After a failed attempt to trade a demo account profitably over the period of a month, I read some more, learned some more and succeeded the second time around. In March of 2020 I was trading a small account on forex.com, and actually generated around 7 percent in profits (profits went up to 15%, then back down to 7%), but again realized that my strategy was unsustainable. My surplus was largely caused by the massive volatility due to the coronavirus outbreak.
Also, I realized a big flaw in the ideas around swing trading. A lot of people try to promote swing trading as a more relaxed alternative to day trading and easier to reconcile with a day job - this is not necessarily true. Managing your market entries and exits precisely is crucial for success, that means you would have to watch the market at all times.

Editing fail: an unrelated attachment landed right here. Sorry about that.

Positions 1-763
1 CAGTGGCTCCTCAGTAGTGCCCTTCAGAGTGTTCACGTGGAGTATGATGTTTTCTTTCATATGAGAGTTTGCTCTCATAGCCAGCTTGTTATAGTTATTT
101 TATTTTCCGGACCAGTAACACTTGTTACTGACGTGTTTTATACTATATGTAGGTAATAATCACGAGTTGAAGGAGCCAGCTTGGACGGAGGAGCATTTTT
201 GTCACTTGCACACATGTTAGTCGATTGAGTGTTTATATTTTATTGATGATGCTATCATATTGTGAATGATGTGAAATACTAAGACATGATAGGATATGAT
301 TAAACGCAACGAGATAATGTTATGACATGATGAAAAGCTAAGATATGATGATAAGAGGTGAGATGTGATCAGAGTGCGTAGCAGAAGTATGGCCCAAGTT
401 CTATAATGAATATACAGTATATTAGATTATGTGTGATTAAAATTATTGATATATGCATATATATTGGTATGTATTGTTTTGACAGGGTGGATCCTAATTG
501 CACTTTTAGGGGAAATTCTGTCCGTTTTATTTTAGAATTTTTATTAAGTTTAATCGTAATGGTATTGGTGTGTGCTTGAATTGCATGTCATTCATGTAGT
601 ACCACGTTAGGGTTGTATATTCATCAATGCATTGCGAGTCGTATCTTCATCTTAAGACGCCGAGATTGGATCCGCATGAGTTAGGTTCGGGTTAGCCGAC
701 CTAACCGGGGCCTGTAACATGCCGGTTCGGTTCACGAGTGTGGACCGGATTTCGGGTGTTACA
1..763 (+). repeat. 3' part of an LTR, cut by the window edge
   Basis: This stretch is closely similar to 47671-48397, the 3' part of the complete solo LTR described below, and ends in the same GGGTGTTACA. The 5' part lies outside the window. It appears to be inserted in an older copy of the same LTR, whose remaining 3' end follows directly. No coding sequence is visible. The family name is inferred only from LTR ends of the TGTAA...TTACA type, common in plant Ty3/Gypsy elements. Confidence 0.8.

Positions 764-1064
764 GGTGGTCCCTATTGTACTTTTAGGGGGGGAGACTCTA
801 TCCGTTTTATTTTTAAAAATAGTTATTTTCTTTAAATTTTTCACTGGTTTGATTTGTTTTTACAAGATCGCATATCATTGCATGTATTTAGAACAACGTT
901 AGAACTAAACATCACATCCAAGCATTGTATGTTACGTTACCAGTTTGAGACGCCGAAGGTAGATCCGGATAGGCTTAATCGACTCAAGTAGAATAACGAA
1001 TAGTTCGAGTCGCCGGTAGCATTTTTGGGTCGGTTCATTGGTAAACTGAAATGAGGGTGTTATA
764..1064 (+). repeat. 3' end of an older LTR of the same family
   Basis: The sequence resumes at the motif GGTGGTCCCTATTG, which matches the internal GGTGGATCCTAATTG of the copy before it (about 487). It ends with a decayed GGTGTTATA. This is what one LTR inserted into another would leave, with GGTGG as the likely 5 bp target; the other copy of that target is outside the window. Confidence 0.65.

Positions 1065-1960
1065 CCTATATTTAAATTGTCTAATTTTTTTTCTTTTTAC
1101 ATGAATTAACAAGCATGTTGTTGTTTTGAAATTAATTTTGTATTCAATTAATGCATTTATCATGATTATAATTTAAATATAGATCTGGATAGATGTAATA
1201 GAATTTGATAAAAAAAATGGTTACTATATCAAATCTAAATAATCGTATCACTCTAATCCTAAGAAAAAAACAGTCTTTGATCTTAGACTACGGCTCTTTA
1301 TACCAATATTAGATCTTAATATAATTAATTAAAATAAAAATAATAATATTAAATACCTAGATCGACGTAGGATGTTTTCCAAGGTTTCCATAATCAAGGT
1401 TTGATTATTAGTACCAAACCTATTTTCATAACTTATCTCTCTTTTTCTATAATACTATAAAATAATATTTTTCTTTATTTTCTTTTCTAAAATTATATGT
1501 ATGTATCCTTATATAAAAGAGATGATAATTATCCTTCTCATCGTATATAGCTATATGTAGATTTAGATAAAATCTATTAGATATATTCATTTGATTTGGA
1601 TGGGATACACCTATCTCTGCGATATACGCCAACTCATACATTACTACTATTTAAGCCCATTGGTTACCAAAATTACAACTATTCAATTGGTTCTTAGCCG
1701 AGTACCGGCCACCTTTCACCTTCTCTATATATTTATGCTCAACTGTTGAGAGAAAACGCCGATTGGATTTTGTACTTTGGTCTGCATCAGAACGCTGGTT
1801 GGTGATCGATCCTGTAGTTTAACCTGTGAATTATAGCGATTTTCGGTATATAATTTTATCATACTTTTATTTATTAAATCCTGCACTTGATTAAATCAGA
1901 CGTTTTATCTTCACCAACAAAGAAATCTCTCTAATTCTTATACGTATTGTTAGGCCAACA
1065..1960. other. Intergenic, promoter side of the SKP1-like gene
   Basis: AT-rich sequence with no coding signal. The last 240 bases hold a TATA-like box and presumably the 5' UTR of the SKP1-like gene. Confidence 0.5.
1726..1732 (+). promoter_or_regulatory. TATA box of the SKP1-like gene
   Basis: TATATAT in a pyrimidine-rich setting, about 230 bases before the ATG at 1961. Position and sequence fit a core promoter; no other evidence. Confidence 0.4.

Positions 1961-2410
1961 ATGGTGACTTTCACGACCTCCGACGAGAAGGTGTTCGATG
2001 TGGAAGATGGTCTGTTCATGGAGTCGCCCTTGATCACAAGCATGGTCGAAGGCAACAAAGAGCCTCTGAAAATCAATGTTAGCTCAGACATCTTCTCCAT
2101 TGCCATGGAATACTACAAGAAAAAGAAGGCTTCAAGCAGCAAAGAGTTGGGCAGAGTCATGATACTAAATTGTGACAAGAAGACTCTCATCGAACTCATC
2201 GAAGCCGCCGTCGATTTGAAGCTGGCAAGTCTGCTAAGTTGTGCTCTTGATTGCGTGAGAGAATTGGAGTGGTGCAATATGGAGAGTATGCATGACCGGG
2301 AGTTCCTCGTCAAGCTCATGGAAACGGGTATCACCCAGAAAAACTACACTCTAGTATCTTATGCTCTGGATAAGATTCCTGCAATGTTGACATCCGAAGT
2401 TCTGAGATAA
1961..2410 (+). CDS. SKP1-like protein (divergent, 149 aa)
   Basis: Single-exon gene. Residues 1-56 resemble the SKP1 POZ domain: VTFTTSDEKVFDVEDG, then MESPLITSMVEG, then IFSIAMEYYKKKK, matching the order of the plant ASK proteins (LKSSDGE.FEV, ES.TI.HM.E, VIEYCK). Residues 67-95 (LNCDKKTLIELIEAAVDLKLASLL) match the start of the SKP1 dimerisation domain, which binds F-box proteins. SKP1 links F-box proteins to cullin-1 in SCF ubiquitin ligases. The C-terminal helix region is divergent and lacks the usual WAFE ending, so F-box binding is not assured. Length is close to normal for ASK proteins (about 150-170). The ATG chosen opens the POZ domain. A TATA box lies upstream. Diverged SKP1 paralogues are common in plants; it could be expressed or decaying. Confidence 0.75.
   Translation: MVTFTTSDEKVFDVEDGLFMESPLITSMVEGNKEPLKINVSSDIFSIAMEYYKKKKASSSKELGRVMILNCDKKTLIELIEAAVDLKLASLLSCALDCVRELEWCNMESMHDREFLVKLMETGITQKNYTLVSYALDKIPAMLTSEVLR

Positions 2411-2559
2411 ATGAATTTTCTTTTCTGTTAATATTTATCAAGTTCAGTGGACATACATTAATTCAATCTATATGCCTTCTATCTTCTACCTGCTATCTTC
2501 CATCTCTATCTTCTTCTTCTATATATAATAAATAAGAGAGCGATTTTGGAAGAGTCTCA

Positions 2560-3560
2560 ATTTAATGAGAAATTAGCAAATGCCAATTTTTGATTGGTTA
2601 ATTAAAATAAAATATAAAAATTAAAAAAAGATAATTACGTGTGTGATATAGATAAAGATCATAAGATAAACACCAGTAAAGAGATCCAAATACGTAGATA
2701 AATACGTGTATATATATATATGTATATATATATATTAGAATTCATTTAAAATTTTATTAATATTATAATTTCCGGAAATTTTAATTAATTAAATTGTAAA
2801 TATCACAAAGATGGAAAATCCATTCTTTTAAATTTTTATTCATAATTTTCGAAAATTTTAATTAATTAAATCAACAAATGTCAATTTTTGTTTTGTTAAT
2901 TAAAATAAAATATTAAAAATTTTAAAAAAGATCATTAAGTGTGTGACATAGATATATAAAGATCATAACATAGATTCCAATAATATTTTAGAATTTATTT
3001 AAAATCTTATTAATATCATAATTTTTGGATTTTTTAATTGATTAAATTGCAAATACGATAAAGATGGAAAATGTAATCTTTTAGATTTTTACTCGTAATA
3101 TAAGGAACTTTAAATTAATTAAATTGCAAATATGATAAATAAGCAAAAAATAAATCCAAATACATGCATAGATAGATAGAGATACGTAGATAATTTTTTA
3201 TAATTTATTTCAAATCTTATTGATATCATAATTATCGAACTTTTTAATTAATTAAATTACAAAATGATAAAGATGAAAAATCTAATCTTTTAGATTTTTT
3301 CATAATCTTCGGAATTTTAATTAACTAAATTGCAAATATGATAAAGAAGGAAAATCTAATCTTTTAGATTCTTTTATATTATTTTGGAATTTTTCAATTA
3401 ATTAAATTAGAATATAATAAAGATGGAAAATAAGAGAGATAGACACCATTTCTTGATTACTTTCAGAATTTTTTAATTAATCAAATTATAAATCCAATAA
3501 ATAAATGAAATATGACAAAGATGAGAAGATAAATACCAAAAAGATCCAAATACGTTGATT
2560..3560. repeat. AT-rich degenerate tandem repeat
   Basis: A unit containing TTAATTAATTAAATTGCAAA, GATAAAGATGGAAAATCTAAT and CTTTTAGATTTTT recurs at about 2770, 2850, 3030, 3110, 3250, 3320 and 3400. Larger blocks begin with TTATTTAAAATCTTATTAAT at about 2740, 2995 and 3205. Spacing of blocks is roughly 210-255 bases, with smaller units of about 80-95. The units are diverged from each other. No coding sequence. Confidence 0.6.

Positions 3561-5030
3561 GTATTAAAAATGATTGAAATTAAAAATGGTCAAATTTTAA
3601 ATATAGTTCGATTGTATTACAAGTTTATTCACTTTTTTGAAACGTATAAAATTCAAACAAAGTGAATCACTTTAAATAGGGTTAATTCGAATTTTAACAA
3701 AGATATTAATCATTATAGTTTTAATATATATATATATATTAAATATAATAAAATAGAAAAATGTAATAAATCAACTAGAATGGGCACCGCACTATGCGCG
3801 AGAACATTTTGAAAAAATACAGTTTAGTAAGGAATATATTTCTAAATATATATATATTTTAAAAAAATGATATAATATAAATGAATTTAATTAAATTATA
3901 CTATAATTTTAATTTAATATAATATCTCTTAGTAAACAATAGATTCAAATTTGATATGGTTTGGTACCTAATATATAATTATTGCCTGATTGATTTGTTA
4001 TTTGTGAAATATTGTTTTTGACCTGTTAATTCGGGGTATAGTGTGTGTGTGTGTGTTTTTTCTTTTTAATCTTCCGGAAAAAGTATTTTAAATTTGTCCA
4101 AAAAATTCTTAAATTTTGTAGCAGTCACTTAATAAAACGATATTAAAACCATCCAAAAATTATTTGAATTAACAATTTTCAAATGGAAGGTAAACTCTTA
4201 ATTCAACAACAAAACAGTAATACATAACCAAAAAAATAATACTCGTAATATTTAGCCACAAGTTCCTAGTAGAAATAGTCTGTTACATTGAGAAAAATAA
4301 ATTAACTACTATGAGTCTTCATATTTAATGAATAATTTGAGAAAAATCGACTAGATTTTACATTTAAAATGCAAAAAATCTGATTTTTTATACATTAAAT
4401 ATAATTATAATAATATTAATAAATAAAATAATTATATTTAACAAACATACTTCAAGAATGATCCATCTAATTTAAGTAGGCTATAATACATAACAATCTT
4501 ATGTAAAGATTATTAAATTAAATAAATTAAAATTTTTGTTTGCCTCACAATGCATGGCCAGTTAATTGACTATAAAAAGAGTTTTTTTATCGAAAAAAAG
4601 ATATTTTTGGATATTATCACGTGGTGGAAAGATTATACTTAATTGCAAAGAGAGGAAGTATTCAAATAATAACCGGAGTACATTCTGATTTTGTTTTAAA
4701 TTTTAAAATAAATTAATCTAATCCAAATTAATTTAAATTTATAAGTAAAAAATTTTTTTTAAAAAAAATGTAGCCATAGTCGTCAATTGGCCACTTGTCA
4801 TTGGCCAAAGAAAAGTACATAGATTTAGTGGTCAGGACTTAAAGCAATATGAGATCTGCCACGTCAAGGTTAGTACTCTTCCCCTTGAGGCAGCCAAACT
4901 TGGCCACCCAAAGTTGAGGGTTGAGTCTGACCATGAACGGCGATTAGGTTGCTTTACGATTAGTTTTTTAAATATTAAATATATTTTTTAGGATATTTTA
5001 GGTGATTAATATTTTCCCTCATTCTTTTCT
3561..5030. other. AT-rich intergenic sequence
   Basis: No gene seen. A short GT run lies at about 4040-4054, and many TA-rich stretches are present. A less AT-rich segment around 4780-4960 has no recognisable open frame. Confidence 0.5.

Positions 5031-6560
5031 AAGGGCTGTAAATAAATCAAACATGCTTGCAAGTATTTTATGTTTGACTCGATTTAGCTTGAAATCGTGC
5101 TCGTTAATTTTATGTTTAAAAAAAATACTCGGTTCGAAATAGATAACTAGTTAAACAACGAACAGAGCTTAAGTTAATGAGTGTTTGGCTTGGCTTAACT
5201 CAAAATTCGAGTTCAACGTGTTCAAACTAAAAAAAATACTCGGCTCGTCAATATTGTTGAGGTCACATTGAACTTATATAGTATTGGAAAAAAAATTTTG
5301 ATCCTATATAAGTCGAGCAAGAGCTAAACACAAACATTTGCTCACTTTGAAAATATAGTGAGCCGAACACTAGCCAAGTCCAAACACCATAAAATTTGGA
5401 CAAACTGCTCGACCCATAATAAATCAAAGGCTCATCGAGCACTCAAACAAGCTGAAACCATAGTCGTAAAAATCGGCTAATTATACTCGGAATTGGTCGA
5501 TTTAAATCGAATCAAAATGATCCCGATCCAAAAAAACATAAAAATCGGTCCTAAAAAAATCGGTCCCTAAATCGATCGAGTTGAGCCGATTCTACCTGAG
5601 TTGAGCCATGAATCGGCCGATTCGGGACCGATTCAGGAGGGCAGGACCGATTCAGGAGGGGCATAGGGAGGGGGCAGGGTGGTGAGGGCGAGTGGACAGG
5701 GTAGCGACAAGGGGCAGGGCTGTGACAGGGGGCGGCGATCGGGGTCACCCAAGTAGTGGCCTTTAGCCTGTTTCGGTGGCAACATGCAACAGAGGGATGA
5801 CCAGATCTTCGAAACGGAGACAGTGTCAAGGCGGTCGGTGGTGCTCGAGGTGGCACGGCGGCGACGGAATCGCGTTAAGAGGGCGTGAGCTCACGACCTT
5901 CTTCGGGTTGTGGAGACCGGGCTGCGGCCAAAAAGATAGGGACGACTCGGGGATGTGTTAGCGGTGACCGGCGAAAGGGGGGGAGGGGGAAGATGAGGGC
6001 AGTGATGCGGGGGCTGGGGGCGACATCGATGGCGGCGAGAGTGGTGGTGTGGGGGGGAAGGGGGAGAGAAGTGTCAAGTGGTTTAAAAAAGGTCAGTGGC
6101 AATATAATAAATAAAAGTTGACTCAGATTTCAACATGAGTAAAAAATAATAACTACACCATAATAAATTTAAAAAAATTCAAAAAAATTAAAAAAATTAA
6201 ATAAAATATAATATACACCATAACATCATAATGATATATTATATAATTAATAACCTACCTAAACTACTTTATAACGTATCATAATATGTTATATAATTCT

In the mean time I tried out a number of algo-trading platforms, that work with either a major crypto or forex exchange. I tried QuantConnect (LeanEngine), freqtrade (Open Source Python project for trading crypto), StockSharp (Semi-Open Source) and finally MetaTrader5 (MQL5). The only ones I can recommend are freqtrade and MetaTrader.
Freqtrade has an excellent documentation, is completely free, open source and very feature rich. You will need to know a good deal of Python, since you might run into some problems with execution and deployment, but for me this is by far the best solution for algo-trading crypto currencies.